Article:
The finding that Nlgn3 in parvalbumin cells controls social behavior is consistent with studies showing that mice lacking parvalbumin display deficits in social behavior (Wöhr et al., 2015). Loss of parvalbumin also leads to defects in excitation and inhibition (E/I) balance, a common pathologic feature in mouse models of ASD (Lee et al., 2017). Results show that the phenotype of Nlgn3y/– mice is also underlined by a deficit in E/I balance caused by a decrease in inhibitory but not excitatory postsynaptic currents in the striatum (Rothwell et al., 2014). Re-expression of Nlgn3 in parvalbumin-expressing interneurons is therefore likely to be sufficient to restore inhibitory postsynaptic currents and E/I balance in neuronal circuits, rescuing some aspect of the Nlgn3y/– mouse phenotype. Theories on the pathophysiology of ASD have hypothesized that some of the symptoms associated with ASD may be caused by an E/I imbalance in the cortex or the striatum (Rapanelli et al., 2017). In Nlgn3y/–PvalbCre/+ mice, restoration of the E/I balance is more likely to occur in the striatum, where we detected re-expression of Nlgn3, rather than in the cortex, where we detected low levels of re-expression, close to background. We also detected a high level of re-expression of Nlgn3 in the cerebellum, a brain region associated with the Nlgn3y/– mouse phenotype (Baudouin, 2014), ASD-associated phenotypes in mice (Tsai et al., 2012), and symptoms of ASD in humans (Wang et al., 2014). The alleviation of the phenotype in Nlgn3y/– mice could therefore arise from a restoration of neuronal network activity in the striatum or cerebellum.

Our results also show similarities in phenotypes of male and female mice lacking Nlgn3. Indeed, like the Nlgn3y/– mice studied here and in Radyushkin et al. (2009), Nlgn3–/– mice show increased activity in the OF and spend similar amounts of time in the open arms of the EPM compared with wild-type mice. Unlike Nlgn3–/– mice, Nlgn3+/– mice show behavior similar to that of their Nlgn3+/+ littermates. These results demonstrate that the effect of a loss-of-function mutation in Nlgn3 is dose dependent and, because Nlgn3 is an X-linked gene, less likely to affect females than males. In addition, Nlgn3–/– mice are likely modifying the social behavior of their littermates, suggesting that, as in males, social hierarchy or at least group inequality may exist in female laboratory mice. In contrast to Nlgn3y/– mice, young Nlgn3–/– mice show no sensitivity to the social environment. Importantly, these results indicate that the social environment has a sexually dimorphic effect on the phenotypes associated with ASD, which could in part explain the increased prevalence in boys versus girls in humans.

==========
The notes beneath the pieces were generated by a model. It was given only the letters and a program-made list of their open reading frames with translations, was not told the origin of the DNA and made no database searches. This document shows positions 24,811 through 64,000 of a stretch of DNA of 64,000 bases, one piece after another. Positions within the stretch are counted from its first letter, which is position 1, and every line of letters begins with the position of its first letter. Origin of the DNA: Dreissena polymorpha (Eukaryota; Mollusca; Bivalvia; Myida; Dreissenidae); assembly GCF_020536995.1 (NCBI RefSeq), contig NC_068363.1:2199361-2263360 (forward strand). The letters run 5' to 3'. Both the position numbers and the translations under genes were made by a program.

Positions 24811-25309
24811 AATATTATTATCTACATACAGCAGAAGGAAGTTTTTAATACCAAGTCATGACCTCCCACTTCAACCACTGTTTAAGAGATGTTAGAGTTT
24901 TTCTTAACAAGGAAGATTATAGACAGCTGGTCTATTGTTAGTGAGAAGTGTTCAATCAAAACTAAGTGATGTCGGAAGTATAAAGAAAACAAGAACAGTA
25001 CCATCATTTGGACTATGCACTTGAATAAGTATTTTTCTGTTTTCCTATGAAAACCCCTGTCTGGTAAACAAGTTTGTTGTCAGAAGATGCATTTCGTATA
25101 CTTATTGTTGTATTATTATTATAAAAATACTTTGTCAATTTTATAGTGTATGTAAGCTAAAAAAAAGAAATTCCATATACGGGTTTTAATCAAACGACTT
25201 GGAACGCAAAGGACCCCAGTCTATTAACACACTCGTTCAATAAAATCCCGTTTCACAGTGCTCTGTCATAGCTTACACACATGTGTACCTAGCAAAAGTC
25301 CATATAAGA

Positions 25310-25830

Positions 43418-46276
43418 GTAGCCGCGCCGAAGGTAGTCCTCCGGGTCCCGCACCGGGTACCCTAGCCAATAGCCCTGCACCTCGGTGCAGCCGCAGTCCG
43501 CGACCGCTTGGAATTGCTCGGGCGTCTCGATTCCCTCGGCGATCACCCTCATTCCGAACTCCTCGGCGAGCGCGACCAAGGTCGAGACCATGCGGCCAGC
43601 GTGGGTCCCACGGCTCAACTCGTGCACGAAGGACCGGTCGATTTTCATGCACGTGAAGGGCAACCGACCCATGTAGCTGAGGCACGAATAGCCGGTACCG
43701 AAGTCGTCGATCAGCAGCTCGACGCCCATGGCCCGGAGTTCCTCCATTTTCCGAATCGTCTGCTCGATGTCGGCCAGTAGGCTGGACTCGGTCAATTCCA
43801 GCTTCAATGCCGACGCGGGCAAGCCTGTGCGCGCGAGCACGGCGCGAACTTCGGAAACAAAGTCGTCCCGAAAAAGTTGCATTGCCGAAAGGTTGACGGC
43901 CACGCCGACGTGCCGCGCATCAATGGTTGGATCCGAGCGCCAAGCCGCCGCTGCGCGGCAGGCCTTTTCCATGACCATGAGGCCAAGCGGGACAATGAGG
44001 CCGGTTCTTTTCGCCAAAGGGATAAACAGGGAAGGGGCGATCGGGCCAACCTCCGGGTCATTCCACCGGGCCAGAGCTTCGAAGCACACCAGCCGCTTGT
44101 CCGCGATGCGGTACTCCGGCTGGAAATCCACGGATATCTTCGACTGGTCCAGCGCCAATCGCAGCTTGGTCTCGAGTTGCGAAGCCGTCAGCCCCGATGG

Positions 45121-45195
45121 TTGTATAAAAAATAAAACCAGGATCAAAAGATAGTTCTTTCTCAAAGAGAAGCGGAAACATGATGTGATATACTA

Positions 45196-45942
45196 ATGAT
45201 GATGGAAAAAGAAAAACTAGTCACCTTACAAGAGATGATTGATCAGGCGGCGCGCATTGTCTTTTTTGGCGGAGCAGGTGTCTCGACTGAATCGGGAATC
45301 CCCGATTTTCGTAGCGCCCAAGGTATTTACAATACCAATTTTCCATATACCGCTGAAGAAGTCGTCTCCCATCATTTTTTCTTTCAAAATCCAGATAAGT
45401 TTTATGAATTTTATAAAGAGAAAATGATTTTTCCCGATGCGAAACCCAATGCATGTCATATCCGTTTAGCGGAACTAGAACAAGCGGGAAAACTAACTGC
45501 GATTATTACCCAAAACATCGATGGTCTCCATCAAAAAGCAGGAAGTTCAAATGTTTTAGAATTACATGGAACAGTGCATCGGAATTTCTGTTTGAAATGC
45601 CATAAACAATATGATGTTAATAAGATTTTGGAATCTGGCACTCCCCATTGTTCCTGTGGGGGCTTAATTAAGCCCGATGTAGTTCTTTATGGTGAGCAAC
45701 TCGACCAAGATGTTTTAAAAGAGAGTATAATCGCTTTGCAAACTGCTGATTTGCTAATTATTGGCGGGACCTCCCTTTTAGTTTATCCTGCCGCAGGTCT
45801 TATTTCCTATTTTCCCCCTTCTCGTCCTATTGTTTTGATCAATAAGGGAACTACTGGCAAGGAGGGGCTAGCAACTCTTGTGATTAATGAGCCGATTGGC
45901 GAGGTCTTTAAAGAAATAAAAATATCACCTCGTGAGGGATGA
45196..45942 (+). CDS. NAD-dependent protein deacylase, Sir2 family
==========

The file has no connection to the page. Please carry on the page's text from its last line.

Our observation that the behavior of transgenic mice can affect that of their wild-type littermates, and vice versa, is a crucial parameter to take into account in the interpretation of experiments. Much evidence indicates that such a phenomenon may not be limited to Nlgn3y/– mice but could extend to other models. First, several genetic mouse models of ASD display social submission (Spencer et al., 2005; Yang et al., 2015a, 2015b) or courtship behavior deficits, potentially indicative of a social dominance phenotype (Kazdoba et al., 2016). Raising these mice with wild-type littermates could create similar social heterogeneity, and the associated phenotypes, to that of Nlgn3y/– mice and their wild-type littermates. Second, the behavioral phenotype of Nlgn3y/– is associated with dysfunctions of Pvalb-expressing interneurons [Polepalli et al. (2017) and Figs. 4 and and5]5] and type 1 mGluRs (Baudouin et al., 2012). Several studies have suggested that, despite the heterogeneity of genetic factors causing ASD, similar pathophysiological phenotypes converge on common behavioral phenotypes (Gogolla et al., 2009, 2014; Auerbach et al., 2011; Baudouin, 2014). Several mouse models of ASD show cellular (Gogolla et al., 2014; Karayannis et al., 2014; Ito-Ishida et al., 2015) and molecular (Bear et al., 2004; Tian et al., 2015; Wang et al., 2016) pathophysiology similar to Nlgn3y/– mice, associated with a common social behavior phenotype; therefore, these transgenic mice could also modify the behavior of their wild-type littermates. Our observation that the phenotype of Nlgn3y/– mice modifies the social behavior of their Nlgn3y/+ littermates implies that using wild-type littermates as unique controls for experiments with animal models may lead to false interpretations of results. Therefore, these findings could profoundly affect the interpretation of experiments using mouse models of ASD, and we strongly recommend that standard laboratory practice should take into account the potential confounding effect of social heterogeneity by including independent nonlittermate wild-type mice as additional controls.